John Alexander Low Waddell

John Alexander Low Waddell.jpg
Waddell Signature (1905).pdf
John Alexander Low Waddell (1854 – March 3, 1938, often shortened to J.A.L. Waddell and sometimes known as John Alexander Waddell) was an American civil engineer and prolific bridge designer, with more than a thousand structures to his credit in the United States, Canada, as well as Mexico, Russia, China, Japan, and New Zealand. Waddell’s work set standards for elevated railroad systems and helped develop materials suitable for large span bridges. His most important contribution was the development of the steam-powered high-lift bridge. His design was first used in 1893 for Chicago's South Halsted Street Lift-Bridge over the Chicago River; he went on to design more than 100 other movable bridges, and the company he founded continues to make movable bridges of various types. Waddell was a widely respected writer on bridge design, and an advocate of quality training of engineers. Many of Waddell's surviving bridges are now considered historic landmarks.

One of his most notable works is the ASB Bridge in Kansas City Missouri. It is only one of two of this design ever built, and is in use as a railroad bridge for the BNSF.

John Alexander Low Waddell was born on January 15, 1854 in Port Hope, Ontario, Canada to Robert Waddell (b. 1815) and Angeline E. Jones.[1] His mother was the daughter of William Jones, late colonel of the 27th regiment and sheriff of the city of New York and a member of the State legislature in 1844.[2][3]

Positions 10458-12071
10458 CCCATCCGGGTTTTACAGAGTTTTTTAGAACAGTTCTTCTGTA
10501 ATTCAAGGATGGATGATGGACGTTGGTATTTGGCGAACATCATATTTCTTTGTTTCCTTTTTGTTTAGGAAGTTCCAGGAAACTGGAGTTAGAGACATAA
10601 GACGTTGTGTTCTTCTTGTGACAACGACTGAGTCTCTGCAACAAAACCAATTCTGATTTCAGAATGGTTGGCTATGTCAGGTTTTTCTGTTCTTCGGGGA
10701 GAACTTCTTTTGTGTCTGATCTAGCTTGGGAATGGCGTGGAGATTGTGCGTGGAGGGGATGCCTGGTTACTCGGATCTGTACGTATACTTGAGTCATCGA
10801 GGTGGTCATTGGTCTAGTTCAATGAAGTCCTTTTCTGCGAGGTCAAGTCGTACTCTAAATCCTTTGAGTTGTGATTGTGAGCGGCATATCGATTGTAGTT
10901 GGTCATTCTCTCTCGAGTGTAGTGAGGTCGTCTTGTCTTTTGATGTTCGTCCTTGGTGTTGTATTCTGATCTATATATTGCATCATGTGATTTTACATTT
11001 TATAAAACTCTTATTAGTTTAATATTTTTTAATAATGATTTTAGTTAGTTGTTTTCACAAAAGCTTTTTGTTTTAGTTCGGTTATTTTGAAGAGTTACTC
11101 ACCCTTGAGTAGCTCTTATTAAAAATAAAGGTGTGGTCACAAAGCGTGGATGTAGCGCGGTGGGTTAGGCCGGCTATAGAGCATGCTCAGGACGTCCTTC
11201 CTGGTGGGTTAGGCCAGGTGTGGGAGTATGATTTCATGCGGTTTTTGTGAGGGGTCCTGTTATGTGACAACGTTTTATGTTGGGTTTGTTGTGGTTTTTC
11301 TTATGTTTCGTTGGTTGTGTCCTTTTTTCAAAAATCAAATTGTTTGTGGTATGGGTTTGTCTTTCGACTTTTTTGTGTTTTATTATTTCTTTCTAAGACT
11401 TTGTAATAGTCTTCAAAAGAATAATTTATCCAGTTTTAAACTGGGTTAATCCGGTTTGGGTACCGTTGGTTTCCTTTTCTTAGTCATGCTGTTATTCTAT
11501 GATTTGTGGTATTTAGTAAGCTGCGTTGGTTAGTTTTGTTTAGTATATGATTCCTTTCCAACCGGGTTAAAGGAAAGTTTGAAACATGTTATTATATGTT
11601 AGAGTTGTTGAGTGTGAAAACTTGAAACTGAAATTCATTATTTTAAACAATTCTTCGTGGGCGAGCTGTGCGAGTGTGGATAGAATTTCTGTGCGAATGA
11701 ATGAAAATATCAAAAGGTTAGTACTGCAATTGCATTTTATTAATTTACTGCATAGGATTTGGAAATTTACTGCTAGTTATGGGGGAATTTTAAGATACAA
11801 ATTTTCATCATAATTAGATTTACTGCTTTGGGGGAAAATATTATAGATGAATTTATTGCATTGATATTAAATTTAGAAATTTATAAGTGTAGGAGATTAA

He obtained his first degree in civil engineering from Rensselaer Polytechnic Institute in Troy, New York in 1875, and soon traveled to Canada to work with that country's Marine Department of the Dominion before spending some time with the Canadian Pacific Railway.

He returned to the United States where he designed mines for a West Virginian coal company. In 1878, he returned to Rensselaer and taught mechanics courses until 1880. Waddell then traveled west, obtaining additional degrees from McGill University in Montreal, Quebec, and spending some time working at the Raymond & Campbell firm in Council Bluffs, Iowa.

In July 1882, he was hired as a foreign advisor by the Meiji government of the Empire of Japan and taught at the Tokyo Imperial University for a few years while he wrote two books.

Waddell returned to the United States in 1886, founding a new design company the next year in 1887 and establishing himself in Kansas City, Missouri. Waddell took on a number of challenging projects and soon demonstrated a strong ability.

Lifting and swinging bridges had been used for generations by this time, though not on the scale we know them today. Waddell was the first to come up with a modern design, originally intended to span a short channel across Minnesota Point into the harbor of Duluth, Minnesota. His design won a contest put on by the city in 1892, but the War Department objected to the design. The city built an aerial transporter bridge in that location in 1905. In 1929, it was remodeled into the Aerial Lift Bridge, similar to Waddell's design.[4]

This page was last edited on 17 June 2018, at 11:59 (UTC).
Reference: under CC BY-SA license.

Related Topics

Recently Viewed